WINNIPEG — A group of Manitobans are making sure Indigenous people get accurate health information amid the COVID-19 pandemic in their own language – and they are doing it with the help of a puppet named Kahkakiw.
Kahkakiw -which means ‘raven’ in Cree- is a Cree-speaking raven puppet created by a Manitoba man named Samson. Together, the pair is teaching kids in Indigenous communities the important health information amid the COVID-19 pandemic.
Kahkakiw was created six years ago to help teach kids the Cree language. Now Kahkakiw and Samson are bringing important information into these communities through free Cree videos.
“A lot of people in the north and in many communities don’t speak English. That’s not their first language and trying to reach them in their own language is important,” said Ramona Neckoway, assistant professor at the University College of the North.
Neckoway is a part of group of Manitoba researchers who are working to develop countermeasures to COVID-19 for Indigenous communities.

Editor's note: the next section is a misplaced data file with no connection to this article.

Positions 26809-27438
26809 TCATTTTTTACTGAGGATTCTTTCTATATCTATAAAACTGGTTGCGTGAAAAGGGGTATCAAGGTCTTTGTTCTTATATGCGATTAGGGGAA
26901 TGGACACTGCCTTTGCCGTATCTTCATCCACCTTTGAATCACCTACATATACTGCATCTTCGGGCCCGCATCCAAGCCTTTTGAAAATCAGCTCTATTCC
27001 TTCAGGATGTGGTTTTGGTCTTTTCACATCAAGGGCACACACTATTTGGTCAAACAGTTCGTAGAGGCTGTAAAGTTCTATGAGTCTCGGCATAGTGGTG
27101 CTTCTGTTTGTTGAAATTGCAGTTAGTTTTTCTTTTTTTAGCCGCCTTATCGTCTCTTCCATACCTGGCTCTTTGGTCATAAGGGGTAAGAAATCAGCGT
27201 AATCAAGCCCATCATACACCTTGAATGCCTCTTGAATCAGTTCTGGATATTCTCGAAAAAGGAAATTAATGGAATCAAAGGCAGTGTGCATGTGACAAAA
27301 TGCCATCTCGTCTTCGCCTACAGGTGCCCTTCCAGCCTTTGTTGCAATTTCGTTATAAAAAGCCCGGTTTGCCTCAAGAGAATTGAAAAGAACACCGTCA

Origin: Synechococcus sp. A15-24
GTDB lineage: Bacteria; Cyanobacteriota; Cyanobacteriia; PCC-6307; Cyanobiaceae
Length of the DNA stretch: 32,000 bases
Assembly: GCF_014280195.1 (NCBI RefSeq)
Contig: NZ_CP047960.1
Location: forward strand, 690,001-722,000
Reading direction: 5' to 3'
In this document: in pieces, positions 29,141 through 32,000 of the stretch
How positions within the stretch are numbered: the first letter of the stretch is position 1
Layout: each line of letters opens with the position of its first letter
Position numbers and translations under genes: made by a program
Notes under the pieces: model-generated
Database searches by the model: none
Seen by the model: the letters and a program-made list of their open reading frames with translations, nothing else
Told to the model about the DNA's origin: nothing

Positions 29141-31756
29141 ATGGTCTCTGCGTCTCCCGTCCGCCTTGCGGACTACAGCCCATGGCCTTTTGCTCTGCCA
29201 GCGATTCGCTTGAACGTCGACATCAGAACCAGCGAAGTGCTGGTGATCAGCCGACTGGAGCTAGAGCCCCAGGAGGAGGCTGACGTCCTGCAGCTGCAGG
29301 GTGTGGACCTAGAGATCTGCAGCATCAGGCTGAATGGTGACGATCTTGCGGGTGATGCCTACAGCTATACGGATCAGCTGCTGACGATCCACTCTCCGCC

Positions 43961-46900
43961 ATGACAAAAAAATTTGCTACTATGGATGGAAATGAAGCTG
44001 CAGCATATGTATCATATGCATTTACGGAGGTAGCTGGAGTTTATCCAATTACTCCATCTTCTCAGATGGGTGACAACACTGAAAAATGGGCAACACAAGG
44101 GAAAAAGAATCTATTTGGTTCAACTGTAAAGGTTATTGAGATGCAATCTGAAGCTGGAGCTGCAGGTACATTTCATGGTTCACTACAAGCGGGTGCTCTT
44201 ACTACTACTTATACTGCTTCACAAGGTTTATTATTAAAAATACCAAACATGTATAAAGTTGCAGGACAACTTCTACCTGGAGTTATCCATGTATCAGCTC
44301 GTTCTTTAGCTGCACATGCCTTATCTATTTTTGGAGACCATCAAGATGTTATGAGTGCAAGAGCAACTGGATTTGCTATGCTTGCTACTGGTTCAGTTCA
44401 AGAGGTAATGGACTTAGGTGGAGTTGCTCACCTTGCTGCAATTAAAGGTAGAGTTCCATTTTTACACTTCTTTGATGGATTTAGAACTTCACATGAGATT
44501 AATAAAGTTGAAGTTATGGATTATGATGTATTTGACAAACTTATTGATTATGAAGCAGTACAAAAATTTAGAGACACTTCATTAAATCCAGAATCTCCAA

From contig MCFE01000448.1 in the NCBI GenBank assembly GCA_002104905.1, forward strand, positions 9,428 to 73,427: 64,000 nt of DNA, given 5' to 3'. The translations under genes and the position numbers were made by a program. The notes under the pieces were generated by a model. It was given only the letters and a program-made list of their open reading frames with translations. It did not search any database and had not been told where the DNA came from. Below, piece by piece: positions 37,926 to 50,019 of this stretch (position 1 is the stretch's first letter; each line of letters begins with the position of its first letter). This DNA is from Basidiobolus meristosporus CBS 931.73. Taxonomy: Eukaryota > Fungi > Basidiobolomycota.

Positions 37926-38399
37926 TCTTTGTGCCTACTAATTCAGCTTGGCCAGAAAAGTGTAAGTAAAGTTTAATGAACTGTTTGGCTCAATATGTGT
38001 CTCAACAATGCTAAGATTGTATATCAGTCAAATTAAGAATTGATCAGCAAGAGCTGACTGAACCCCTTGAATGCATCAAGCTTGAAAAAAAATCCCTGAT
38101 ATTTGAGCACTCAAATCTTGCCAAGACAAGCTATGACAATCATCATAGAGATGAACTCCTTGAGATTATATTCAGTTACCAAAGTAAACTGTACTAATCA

The project is called Kitatipithitamak Mithwayawin. Kahkakiw is one aspect of this project that brings a bit of humour.
“For Indigenous peoples, humour is really important, so we’re using those pieces to help carry the message forward,” said Neckoway. “( Kahkakiw) is a funny guy. He’s pretty comical.”
Neckoway said currently the videos are only in Cree, but they hope to expand the program to other Indigenous languages in the near future.
The Kahkakiw videos are available to watch online.
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